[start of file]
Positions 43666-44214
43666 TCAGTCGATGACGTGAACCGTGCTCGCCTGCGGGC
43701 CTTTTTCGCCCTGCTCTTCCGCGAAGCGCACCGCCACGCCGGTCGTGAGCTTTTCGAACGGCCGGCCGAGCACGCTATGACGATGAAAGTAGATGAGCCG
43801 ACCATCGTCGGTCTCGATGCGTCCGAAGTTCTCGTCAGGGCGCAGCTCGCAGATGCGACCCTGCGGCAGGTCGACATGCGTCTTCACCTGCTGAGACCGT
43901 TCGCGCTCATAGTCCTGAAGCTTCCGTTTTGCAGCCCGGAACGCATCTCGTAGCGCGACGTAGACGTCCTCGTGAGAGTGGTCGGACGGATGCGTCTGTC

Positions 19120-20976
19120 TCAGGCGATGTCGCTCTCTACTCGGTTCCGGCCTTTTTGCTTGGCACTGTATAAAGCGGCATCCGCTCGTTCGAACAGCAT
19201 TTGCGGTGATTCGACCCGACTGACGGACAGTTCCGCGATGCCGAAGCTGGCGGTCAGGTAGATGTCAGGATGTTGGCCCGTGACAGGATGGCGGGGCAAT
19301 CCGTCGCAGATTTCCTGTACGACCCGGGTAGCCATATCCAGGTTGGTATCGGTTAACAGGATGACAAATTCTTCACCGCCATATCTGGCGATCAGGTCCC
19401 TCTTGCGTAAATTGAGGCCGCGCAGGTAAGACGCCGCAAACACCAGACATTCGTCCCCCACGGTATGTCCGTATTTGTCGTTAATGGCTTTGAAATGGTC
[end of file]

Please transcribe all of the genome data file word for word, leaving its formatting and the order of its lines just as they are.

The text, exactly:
Positions 43666-44214
43666 TCAGTCGATGACGTGAACCGTGCTCGCCTGCGGGC
43701 CTTTTTCGCCCTGCTCTTCCGCGAAGCGCACCGCCACGCCGGTCGTGAGCTTTTCGAACGGCCGGCCGAGCACGCTATGACGATGAAAGTAGATGAGCCG
43801 ACCATCGTCGGTCTCGATGCGTCCGAAGTTCTCGTCAGGGCGCAGCTCGCAGATGCGACCCTGCGGCAGGTCGACATGCGTCTTCACCTGCTGAGACCGT
43901 TCGCGCTCATAGTCCTGAAGCTTCCGTTTTGCAGCCCGGAACGCATCTCGTAGCGCGACGTAGACGTCCTCGTGAGAGTGGTCGGACGGATGCGTCTGTC

Positions 19120-20976
19120 TCAGGCGATGTCGCTCTCTACTCGGTTCCGGCCTTTTTGCTTGGCACTGTATAAAGCGGCATCCGCTCGTTCGAACAGCAT
19201 TTGCGGTGATTCGACCCGACTGACGGACAGTTCCGCGATGCCGAAGCTGGCGGTCAGGTAGATGTCAGGATGTTGGCCCGTGACAGGATGGCGGGGCAAT
19301 CCGTCGCAGATTTCCTGTACGACCCGGGTAGCCATATCCAGGTTGGTATCGGTTAACAGGATGACAAATTCTTCACCGCCATATCTGGCGATCAGGTCCC
19401 TCTTGCGTAAATTGAGGCCGCGCAGGTAAGACGCCGCAAACACCAGACATTCGTCCCCCACGGTATGTCCGTATTTGTCGTTAATGGCTTTGAAATGGTC